Fewer CUs are led by women than men, though the trend for ladies leading is upward.
The figures tell the story, both in credit unions and in business at large: There just aren’t that many women CEOs.
“Out of the 235 credit unions with assets of $1 billion-plus, 33 have female CEOs – 14 percent,” says David Hilton, CEO of Woodlands, Texas-based D. Hilton Associates, a CUES Supplier member.
On the bright side, that’s about twice as many as there were 10 years ago, he notes.
But only two females run one of the top 11 CUs: CUES members Donna Bland, president/CEO of Sacramento-based Golden 1 Credit Union ($10 billion in assets and more than 750,000 members) and Teresa Halleck, president/CEO of San Diego County Credit Union ($7.3 billion in assets, and more than 315,000 members).
Among credit unions that are lower in asset size, women do better, Hilton says: Fully a third of CUs with at least $100 million in assets have women in the top spot, as do half of those of a smaller asset size.
Why so many in the smallest CUs? Experts say that the credit union industry still sees it as a clerical job. And although the responsibilities are tremendous – you do it all – you’re not doing it at the level, volume and sophistication demanded at a larger credit union, says John W. Andrews, executive vice president of D. Hilton Associates.
“If you have 20 to 25 employees, it all falls on your shoulders,” Andrews says. “It’s a tough job to carve out some time for education and looking to your career needs. It’s a catch 22.”
So that doesn’t bode well for moving up to a larger credit union. “Of the last 65 CEO searches that have been done – not just by us – 59 have been filled with a No. 2, either from the inside or outside,” Hilton says. No. 1s don’t often jump to a new CU, Hilton says. “No. 1s are either too old to move or their financial package is too solid for them to move.”
The situation for women at credit unions isn’t very much different than that in society at large: The bigger companies get, the fewer women are at the helm.
According to studies done by Strategy& , the consulting division of PricewaterhouseCoopers, CEO turnover was particularly high in 2015, driven by a combination of unusually strong merger and acquisition activity and a rise in the rate of forced turnovers.
But women filled fewer of the openings than they have in recent years, when there had seemed to be a slow but sure climb in women’s numbers.
“Just 10 women were among the 359 incoming CEOs at the world’s 2,500 largest companies in 2015. At 2.8 percent, that was the lowest share since 2011, and far below the 5.2 percent peak reached in 2014,” the report on female CEOs details.
Still, that doesn’t mean figures will never increase: “By 2040, as much as a third of the incoming CEO class around the world will be female,” Strategy& says – if you find that encouraging.
If you think that things are surely better in North America, think again. Andrea Greenberg became CEO of MSG Networks in the spin-off from Madison Square Garden. She was the only woman in the United States and Canada to be appointed in 2015 to Strategy&’s sample set of the world’s 2,500 largest public companies. “At 1.1 percent, this was the lowest percentage of incoming women CEOs in the U.S. and Canada since we began tracking the incoming class of CEOs in 2004,” the company stated.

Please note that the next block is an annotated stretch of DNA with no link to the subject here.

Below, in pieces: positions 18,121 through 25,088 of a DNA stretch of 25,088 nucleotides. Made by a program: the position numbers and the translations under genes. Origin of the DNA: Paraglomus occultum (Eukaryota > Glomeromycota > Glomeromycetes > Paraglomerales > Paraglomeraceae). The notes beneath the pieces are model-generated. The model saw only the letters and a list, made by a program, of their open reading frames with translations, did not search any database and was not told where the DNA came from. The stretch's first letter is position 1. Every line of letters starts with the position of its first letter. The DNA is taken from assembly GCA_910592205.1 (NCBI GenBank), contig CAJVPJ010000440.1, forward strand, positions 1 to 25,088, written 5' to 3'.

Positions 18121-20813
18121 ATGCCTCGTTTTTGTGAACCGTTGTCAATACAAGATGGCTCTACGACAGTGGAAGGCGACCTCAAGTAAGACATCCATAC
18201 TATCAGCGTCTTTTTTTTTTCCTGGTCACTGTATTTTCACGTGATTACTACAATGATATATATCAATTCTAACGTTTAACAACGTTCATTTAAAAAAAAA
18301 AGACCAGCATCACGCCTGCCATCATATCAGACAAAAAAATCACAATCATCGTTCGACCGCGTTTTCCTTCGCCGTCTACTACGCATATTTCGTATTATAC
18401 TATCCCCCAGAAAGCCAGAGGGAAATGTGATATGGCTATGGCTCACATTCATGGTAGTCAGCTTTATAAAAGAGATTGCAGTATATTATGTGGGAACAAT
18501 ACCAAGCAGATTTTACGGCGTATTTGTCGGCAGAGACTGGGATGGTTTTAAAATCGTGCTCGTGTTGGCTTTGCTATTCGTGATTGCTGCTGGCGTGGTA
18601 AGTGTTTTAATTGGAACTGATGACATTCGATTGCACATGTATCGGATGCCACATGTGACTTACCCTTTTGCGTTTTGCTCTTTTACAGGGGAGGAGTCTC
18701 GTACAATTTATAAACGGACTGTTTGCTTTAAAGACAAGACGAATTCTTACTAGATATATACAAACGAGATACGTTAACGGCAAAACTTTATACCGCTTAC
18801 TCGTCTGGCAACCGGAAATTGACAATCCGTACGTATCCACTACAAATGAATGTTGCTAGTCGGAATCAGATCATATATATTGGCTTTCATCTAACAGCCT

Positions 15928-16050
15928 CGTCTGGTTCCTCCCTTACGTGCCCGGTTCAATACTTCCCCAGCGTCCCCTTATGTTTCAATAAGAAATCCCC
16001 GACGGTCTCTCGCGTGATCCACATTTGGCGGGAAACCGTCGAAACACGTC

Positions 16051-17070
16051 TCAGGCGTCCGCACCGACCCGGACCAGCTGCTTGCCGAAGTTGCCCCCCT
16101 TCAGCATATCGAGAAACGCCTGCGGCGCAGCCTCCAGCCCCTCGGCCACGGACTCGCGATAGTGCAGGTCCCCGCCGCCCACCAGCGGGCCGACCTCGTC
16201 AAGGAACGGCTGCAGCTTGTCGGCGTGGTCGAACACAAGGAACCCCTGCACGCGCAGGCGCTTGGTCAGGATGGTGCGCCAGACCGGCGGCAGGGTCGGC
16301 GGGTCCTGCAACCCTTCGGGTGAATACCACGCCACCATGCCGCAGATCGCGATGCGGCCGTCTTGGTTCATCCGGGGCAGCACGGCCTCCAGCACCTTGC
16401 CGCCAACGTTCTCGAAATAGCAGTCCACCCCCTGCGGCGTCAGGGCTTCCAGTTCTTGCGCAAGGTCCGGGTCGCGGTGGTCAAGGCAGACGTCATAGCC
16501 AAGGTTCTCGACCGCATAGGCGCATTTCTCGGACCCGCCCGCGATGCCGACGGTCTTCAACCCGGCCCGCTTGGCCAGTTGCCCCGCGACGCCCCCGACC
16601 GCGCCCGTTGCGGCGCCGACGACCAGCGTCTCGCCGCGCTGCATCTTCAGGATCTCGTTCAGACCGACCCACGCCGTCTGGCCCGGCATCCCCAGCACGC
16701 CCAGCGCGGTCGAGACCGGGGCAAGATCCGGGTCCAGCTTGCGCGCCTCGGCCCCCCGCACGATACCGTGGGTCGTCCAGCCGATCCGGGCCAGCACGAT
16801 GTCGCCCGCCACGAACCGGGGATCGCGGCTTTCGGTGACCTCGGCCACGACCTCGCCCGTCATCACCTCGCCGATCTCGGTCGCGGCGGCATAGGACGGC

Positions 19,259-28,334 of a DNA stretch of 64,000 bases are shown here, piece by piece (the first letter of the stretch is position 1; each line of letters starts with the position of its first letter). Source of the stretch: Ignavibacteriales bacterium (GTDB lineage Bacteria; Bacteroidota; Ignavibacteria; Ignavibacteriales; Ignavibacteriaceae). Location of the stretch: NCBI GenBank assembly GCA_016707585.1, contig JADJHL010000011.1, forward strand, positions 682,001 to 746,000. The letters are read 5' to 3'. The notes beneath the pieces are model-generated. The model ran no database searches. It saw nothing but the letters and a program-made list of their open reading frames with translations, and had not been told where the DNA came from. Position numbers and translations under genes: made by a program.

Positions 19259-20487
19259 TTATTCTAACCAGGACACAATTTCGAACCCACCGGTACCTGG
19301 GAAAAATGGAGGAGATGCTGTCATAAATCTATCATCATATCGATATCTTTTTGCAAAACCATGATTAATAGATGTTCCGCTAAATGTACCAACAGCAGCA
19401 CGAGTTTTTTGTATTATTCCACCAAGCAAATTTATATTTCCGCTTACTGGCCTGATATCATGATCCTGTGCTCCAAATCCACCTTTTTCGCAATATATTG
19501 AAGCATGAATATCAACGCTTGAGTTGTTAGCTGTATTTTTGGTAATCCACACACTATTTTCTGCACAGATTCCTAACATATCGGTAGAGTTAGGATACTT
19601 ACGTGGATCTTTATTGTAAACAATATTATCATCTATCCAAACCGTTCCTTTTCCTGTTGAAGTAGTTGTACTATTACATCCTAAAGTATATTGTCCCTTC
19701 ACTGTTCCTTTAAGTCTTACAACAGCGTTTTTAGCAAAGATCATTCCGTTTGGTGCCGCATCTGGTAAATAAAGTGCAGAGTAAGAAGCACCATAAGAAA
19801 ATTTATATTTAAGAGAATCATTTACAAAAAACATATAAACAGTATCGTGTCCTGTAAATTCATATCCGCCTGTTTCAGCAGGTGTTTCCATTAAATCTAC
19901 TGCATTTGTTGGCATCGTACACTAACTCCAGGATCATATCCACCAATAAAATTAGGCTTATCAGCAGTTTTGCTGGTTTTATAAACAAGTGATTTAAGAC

These least-impressive results came in spite of North America historically being the most welcoming of all regions for women executives. “Since 2004, incoming women CEOs in the U.S. and Canada have made up 4 percent of the total, compared with the global average of 3 percent. In fact, 42 percent of all the women CEOs who have been appointed over the last 12 years were appointed at North American companies,” the study says.
In the world at large, women are more often brought into the C-suite from the outside, and that trend did continue in 2015, according to Strategy&. “From 2004 to 2015, 32 percent of new women CEOs have been outsiders, compared with 23 percent of men,” the report says. “In the past, we have attributed this to the relatively low number of women in senior leadership roles within companies.”
Only 14.2 percent of the top five leadership positions at S&P 500 companies are held by women, according to a CNNMoney (money.cnn.com) analysis. In fact, women CEOs lead just 4 percent of the Standard & Poor’s 500 companies.
Women are well represented in the S&P 500 workforce, just not in the higher echelons of the companies. They are 45 percent of the labor force, but only 39 percent of mid-level managers and 25 percent of senior managers. They hold 19 percent of board seats.
However, Strategy& posits that there could be another factor influencing women being hired from the outside. Senior female executives, like their male counterparts, often leave companies when they are passed over for a CEO role. The likelihood that some companies aren’t recognizing the potential of internal women executives may cause them to be receptive to recruitment efforts for outside CEO positions.
Given the rise of outsider CEOs, however, the fact that more companies are considering outsiders might improve the chances for female CEOs in the future.
A positive trend for female CEOs in 2015 is that they are no longer more likely to be forced out than their male counterparts, according to the study. From 2004 to 2015, female CEOs were 27 percent more likely to be forced out than male CEOs. But in 2015, for the first time, the difference was not statistically significant.
Charlene Komar Storey is a freelance writer based in New Jersey.